First Appearance of Vision, Part 1: The Golden Age

Before the term “Cinematic Universe” was coined and popularized, before the comics industry crippled itself by releasing variant foil covers in an already oversaturated market, before Spider-Man, Iron Man, and Captain Marvel, the Vision made his comic book debut. But this mysterious hero is far different than the one seen in the Avengers’ films and Disney+’s upcoming series, WandaVision.


The Vision from the Golden Age merely inspired the one that we’re familiar with, today, but that doesn’t mean it’s not worth knowing where everyone’s favorite android Avenger got his start.

Created by writer Joe Simon and artist Jack Kirby, the Vision—an other-dimensional do-gooder from “Smokeworld” named Aarkus—made his first appearance in the short story, “The Vision,” that was featured in Marvel Mystery Comics #13. Since Marvel Mystery Comics was an ongoing anthology series, the Vision’s origin story is a short one, coming in at just eight pages in length. This issue also featured stories with Human Torch, the Angel, and Sub-Mariner.


In “The Vision,” Professor Enoch Mason has developed a device named the “Dimensional Smasher”; he intends to use this machine to smash through our dimensional barrier and, in doing so, reveal that the beings we human think to be ghosts are actually visitors from another dimension. Despite his research proving fruitful, and his hard work paying off, Mason made the mistake of financing his operation with dirty cash loaned to him from crime boss, “Brains Borelli,” and because of this mistake, his life’s work is jeopardized when Borrelli’s men come to collect.

Before Borrelli’s thuggish associates can destroy Mason’s machine, the professor activates it and opens a gateway to another dimension in the…wait for it…smoke from a cigar that one of the thug’s is smoking. And thus, the Vision emerges and makes short work out of both criminals. When the police arrive, the Vision takes a human form and comes up with plausible stories that explain both “accidental” deaths.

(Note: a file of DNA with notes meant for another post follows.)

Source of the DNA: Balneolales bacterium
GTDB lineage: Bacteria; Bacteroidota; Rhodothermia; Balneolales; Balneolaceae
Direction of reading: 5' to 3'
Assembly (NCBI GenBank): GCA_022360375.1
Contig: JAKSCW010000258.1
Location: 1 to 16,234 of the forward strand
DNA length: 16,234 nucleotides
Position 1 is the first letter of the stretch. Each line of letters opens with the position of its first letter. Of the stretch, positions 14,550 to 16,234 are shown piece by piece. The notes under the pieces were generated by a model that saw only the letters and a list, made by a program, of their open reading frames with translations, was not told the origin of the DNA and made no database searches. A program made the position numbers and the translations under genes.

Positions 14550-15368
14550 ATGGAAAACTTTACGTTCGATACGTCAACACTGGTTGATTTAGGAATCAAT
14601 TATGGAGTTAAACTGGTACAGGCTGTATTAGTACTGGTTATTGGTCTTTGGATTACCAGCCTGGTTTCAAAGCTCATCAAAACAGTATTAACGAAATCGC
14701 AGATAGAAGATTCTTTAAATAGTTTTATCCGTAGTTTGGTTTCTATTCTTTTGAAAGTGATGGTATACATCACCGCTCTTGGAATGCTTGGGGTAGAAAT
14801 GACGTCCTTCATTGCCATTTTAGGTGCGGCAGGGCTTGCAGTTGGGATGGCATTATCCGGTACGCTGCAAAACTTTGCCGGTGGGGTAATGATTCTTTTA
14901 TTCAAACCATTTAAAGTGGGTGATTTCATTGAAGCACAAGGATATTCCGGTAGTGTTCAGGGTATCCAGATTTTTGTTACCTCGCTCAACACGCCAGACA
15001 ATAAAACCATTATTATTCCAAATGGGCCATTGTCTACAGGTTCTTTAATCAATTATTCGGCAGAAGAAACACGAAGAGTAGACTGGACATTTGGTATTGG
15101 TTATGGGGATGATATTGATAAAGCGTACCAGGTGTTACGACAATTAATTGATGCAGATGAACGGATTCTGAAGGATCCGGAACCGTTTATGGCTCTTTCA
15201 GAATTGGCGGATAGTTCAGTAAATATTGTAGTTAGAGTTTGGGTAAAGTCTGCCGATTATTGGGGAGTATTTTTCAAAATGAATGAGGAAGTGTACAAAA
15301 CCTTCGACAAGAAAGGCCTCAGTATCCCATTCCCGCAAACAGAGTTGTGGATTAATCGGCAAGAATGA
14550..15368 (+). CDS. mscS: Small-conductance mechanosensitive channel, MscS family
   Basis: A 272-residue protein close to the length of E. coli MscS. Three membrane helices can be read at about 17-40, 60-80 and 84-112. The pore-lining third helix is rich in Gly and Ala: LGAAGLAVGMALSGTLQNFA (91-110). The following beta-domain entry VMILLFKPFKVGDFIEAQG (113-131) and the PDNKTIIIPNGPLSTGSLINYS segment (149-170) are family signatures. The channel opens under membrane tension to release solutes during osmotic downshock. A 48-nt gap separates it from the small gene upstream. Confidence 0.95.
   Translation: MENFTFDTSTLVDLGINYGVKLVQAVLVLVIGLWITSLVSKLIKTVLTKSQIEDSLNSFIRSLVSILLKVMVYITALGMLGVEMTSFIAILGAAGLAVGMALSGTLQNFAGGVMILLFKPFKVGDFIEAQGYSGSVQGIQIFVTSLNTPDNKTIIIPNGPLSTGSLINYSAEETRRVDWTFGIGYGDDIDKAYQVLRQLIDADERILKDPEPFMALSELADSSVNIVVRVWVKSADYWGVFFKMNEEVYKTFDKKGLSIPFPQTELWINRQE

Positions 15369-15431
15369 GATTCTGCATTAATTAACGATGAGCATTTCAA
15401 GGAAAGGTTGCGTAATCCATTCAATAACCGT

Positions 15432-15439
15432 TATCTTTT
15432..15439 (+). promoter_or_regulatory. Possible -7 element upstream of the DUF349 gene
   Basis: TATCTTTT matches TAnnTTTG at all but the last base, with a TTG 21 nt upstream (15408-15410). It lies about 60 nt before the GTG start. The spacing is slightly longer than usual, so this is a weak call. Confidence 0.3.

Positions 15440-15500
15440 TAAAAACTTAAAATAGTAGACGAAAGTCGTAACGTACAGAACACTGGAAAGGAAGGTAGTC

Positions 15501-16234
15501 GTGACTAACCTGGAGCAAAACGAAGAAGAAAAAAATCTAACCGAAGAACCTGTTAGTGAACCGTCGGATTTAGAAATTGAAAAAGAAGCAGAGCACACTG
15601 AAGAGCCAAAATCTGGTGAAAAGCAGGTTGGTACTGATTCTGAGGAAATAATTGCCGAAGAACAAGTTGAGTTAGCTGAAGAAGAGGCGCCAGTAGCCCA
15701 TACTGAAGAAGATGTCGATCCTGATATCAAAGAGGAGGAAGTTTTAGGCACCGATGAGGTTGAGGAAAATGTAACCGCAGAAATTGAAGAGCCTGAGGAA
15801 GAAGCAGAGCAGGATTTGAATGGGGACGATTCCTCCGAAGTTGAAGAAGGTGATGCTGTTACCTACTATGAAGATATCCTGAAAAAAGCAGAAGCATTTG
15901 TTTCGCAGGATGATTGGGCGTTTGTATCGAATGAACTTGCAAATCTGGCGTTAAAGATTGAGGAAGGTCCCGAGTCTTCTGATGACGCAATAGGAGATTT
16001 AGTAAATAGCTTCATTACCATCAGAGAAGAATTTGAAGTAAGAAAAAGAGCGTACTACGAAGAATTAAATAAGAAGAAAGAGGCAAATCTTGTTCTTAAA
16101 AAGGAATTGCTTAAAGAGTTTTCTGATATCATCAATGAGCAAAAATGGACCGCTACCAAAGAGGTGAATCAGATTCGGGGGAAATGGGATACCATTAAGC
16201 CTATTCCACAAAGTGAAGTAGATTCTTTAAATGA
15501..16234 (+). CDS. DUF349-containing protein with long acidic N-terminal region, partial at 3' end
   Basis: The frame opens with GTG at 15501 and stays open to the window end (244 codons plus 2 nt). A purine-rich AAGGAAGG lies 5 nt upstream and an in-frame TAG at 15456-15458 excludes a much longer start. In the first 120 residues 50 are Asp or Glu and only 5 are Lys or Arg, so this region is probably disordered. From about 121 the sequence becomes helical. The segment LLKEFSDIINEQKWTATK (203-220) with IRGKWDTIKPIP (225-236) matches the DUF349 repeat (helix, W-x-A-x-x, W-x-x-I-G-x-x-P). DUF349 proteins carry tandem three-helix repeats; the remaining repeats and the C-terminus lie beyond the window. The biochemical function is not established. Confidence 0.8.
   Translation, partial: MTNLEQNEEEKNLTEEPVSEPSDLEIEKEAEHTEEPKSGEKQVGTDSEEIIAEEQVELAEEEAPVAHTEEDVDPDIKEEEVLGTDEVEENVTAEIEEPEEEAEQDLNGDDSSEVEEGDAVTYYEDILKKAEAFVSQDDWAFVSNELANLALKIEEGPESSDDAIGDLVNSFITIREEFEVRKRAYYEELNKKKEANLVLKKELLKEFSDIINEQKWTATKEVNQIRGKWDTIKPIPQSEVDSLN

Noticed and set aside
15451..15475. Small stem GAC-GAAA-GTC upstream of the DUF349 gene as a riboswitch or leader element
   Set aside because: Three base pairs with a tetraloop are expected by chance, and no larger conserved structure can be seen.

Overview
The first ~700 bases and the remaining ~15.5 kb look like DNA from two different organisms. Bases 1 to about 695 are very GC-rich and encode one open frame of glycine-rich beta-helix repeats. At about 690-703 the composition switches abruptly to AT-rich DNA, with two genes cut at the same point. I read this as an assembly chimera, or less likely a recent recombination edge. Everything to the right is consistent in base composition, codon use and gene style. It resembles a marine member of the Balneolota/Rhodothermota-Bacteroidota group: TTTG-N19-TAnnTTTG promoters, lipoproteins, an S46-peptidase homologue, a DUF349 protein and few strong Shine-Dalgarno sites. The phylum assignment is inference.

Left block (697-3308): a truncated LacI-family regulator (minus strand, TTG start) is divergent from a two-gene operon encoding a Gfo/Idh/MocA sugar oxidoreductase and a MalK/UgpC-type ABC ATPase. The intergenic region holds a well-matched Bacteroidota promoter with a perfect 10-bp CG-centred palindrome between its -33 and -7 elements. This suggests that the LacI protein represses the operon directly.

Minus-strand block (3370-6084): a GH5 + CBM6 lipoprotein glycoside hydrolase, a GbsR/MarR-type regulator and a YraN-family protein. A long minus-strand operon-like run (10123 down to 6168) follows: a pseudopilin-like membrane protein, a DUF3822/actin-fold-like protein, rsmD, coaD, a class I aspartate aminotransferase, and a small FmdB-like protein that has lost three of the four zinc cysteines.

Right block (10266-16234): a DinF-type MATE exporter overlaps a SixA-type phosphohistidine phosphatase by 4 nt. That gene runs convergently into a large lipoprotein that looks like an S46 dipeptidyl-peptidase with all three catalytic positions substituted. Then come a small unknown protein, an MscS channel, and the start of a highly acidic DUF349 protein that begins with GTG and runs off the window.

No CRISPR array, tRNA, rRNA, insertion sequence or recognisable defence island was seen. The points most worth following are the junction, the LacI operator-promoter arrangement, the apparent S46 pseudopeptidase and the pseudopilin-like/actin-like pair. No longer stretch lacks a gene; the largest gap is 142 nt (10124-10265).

Shortly thereafter, “Brains” Borrelli has Aarkus (still in human form), Professor Mason, and his daughter Sheila Mason, kidnapped. In a brief standoff, Brains makes the mistake of giving Aarkus one last cigarette before he is killed. As soon as the cigarette is lit and smoke begins to bellow, the Vision emerges and, yet again, makes short work of the bad guys. Once his work is done, the Vision disappears, leaving Mason wondering if the Vision is gone for good. Of course, he wasn’t gone for good; the Vision stuck around through to Marvel Mystery Comics #28 where, after hurling a soul-stealing mad scientist, Dr. Korbeau, through a window, he returns to his land of eternal smoke. Just prior to leaving, the Vision promises to return should the good people of Earth need him.

Fun fact: the last story in Marvel Mystery Comics #28 features the Angel laying waste to a slew of the undead being led by a Nazi zombie. It’s worth a read.

While the Vision that we see making his debut in the pages of Marvel Mystery Comics is a far cry from the Vision that we know, today, in his earliest form, the Vision was still a powerful and mysterious hero draped green and yellow. The red was there, too, but it wasn’t yet on his face. If you’re interested in learning more about Vision and his first appearance as a red-faced android, stick around for my article on Avengers (1968) #57.

Charlie Chipman
Charlie Chipman
The kind of guy who almost always ends his e-mails with, "Cheers," Charlie serves as Editor-in-Chief here at The Brazen Bull where he often reviews comic books and television shows. His favorite punctuation mark is the interrobang‽

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